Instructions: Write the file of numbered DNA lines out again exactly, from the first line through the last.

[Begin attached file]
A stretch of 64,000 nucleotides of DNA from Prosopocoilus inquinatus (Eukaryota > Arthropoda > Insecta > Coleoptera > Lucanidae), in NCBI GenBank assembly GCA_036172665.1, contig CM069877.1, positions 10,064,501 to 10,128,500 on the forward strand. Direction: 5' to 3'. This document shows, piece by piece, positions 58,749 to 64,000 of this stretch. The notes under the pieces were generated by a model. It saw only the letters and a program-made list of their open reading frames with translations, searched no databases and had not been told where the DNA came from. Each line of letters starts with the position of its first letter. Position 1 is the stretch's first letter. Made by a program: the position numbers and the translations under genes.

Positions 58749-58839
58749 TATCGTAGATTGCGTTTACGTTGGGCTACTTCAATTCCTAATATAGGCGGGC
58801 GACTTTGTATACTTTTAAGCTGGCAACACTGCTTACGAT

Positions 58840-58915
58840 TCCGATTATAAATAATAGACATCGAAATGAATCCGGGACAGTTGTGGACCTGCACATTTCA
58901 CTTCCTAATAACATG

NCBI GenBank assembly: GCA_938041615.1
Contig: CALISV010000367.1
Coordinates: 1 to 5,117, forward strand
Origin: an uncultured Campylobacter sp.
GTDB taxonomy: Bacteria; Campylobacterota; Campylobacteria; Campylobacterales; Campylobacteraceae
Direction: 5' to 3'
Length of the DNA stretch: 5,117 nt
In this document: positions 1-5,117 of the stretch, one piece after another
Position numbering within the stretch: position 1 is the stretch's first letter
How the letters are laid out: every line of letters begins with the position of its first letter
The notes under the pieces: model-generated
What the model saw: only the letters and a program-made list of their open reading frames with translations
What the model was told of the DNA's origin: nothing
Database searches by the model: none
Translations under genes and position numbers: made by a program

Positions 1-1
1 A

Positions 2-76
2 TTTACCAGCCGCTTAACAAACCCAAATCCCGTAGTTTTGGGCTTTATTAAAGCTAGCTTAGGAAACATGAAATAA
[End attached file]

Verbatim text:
A stretch of 64,000 nucleotides of DNA from Prosopocoilus inquinatus (Eukaryota > Arthropoda > Insecta > Coleoptera > Lucanidae), in NCBI GenBank assembly GCA_036172665.1, contig CM069877.1, positions 10,064,501 to 10,128,500 on the forward strand. Direction: 5' to 3'. This document shows, piece by piece, positions 58,749 to 64,000 of this stretch. The notes under the pieces were generated by a model. It saw only the letters and a program-made list of their open reading frames with translations, searched no databases and had not been told where the DNA came from. Each line of letters starts with the position of its first letter. Position 1 is the stretch's first letter. Made by a program: the position numbers and the translations under genes.

Positions 58749-58839
58749 TATCGTAGATTGCGTTTACGTTGGGCTACTTCAATTCCTAATATAGGCGGGC
58801 GACTTTGTATACTTTTAAGCTGGCAACACTGCTTACGAT

Positions 58840-58915
58840 TCCGATTATAAATAATAGACATCGAAATGAATCCGGGACAGTTGTGGACCTGCACATTTCA
58901 CTTCCTAATAACATG

NCBI GenBank assembly: GCA_938041615.1
Contig: CALISV010000367.1
Coordinates: 1 to 5,117, forward strand
Origin: an uncultured Campylobacter sp.
GTDB taxonomy: Bacteria; Campylobacterota; Campylobacteria; Campylobacterales; Campylobacteraceae
Direction: 5' to 3'
Length of the DNA stretch: 5,117 nt
In this document: positions 1-5,117 of the stretch, one piece after another
Position numbering within the stretch: position 1 is the stretch's first letter
How the letters are laid out: every line of letters begins with the position of its first letter
The notes under the pieces: model-generated
What the model saw: only the letters and a program-made list of their open reading frames with translations
What the model was told of the DNA's origin: nothing
Database searches by the model: none
Translations under genes and position numbers: made by a program

Positions 1-1
1 A

Positions 2-76
2 TTTACCAGCCGCTTAACAAACCCAAATCCCGTAGTTTTGGGCTTTATTAAAGCTAGCTTAGGAAACATGAAATAA